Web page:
Fawcett will be a busy venue on Saturday with Malone hosting Notre Dame at 1:00 and Walsh playing in this one at 6:00. It's a great day for a ballgame...let's play two! Folks in the NE-Ohio area can get their fill of a GLIAC double-dip within the confines of a single stadium! While we picked against the home-standers in Game 1, we'll take the hosts in Game 2. Walsh and the defense prevail. Walsh 19, Lake Erie 16.
Grand Valley (5-2, 6-2) at #19 Hillsdale (6-1, 6-2)
This match-up has turned into a pretty nice rivalry over the last few seasons. Prior to 2009, the Lakers had won ten straight in the series...and most of those games weren't especially close. Since then, however, the clubs have split the last four contests and the three regular season versions of those have all been decided by three points. While this growing rivalry has some heat to it, that seems to come more from a genuine respect that these programs hold for the other than anything else. That might be nice, but toss in the loser of this game being (in all likelihood) eliminated from playoff contention and we have ourselves a biggun'.
Hillsdale has certainly been the more impressive of the two of late. Despite a sluggish performance in the D two weeks ago, the Chargers responded with a solid win on the road at Ferris and even more impressive result with a dominant second-half against Saginaw this past Saturday. Coach Otterbein and his staff seem to have their crew tuned-in as they navigate the most difficult portion of their schedule, and All-America RB Joe Glendening continues to be the focal point. He leads the league in rushing, and now sits only 167 yards shy of setting a new career rushing record at Hillsdale. While that's all nice, perhaps the biggest catalyst this year is the development of the Hillsdale defense, which is now second in scoring and total defense, and sets the GLIAC pace against the pass. We talked earlier about how NDC can run the ball but isn't so hot on D. Hillsdale has BOTH of these components put together and they are leveraging them into another great season.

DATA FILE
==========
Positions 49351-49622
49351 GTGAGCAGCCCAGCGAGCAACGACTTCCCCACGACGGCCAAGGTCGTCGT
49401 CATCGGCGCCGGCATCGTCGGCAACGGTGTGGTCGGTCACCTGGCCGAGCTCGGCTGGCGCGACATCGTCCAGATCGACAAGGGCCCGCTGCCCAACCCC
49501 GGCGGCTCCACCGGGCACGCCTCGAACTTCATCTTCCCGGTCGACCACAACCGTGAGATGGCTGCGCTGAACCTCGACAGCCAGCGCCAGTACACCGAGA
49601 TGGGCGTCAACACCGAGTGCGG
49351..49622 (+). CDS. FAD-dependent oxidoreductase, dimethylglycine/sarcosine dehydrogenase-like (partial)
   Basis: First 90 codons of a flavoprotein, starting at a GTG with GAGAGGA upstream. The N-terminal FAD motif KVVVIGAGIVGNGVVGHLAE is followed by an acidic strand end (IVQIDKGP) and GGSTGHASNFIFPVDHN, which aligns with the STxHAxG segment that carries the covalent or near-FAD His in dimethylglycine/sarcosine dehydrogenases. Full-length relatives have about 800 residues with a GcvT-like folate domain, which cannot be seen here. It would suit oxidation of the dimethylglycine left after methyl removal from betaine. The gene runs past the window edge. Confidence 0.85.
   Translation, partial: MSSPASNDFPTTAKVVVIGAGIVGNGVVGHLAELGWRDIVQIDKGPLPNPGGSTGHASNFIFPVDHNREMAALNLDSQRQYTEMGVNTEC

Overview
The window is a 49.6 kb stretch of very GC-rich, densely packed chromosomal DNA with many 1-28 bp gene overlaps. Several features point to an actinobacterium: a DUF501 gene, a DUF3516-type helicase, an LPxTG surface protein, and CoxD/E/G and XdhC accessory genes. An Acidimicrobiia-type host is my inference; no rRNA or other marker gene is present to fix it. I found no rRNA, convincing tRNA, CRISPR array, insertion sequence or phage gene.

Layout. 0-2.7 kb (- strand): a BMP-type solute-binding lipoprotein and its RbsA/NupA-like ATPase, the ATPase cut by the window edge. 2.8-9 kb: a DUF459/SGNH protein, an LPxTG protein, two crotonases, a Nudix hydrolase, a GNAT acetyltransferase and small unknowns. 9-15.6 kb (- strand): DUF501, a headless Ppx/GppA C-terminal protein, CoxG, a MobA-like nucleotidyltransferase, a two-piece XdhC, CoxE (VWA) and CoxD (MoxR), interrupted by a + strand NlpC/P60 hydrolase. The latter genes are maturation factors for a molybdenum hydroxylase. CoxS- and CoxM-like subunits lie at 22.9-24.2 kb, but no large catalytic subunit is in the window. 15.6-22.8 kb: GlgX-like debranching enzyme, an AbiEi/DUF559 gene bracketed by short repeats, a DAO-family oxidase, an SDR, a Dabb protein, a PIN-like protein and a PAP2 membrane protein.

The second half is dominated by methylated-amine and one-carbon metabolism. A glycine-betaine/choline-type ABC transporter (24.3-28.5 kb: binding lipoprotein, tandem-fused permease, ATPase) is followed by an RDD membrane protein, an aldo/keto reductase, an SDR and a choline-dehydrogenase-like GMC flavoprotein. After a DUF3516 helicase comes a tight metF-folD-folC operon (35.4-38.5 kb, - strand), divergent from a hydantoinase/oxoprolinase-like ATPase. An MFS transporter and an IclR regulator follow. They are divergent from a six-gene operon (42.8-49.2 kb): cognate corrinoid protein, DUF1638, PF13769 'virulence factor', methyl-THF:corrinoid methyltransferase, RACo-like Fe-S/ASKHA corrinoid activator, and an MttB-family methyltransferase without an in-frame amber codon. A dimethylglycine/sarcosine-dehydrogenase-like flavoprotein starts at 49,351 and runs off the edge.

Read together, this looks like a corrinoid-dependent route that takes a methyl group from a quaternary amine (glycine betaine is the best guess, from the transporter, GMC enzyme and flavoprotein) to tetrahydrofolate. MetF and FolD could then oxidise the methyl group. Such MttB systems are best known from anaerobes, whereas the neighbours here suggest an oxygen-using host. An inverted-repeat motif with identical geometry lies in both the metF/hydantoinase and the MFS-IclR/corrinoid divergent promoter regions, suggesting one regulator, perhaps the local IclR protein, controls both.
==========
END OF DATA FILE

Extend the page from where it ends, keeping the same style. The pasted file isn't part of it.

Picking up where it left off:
As for the Lakers, they bounced back a week ago after a two-game...well, debacle. They looked terrible on defense for two straight weeks, but took a big step forward last week. They took advantage of getting a couple of key guys back as well as an undermanned Northwood offense...but most importantly, they simply played better. They're going to need to take it up another notch Saturday, as not only can Glendening tote it but Anthony Mifsud is a threat to do damage on the ground as well. The slide wasn't all the defense's fault, as the Laker O looked lost for a couple of weeks as well. Not having Isiah Grimes at Northern really hurt, and his return vs. Northwood was huge as GV racked-up 42 points despite three turnovers.
For us, the key here is Grand Valley beating Hillsdale at their own game: possessing the ball, keep their defense off the field, and cashing in on as many drives as possible. We think the Lakers have the ability to do this...they can stretch the field if needed with Grimes under center, but the Laker ground game has to do more...and they can. Case in point: GV averages 210 yards per game via the ground despite starting their fifth-string (as of the end of spring) RB Kirk Spencer. Spencer has quietly assumed the starting role, and leads the league in per carry average (7.1) and has tallied 129 yards or more in three of his four starts. If GV can avoid the turnovers and Spencer can match Glendening's output, the Lakers have a great chance here. The problem is that we just aren't sure if the GV defense will be able to hold things for four quarters, especially now that both starting corners are out and the "Mifsud rushing wild-card" is at play. This should be a good one, but Hillsdale has the advantage at home and against the league's most porous run defense. Hillsdale 33, Grand Valley 27.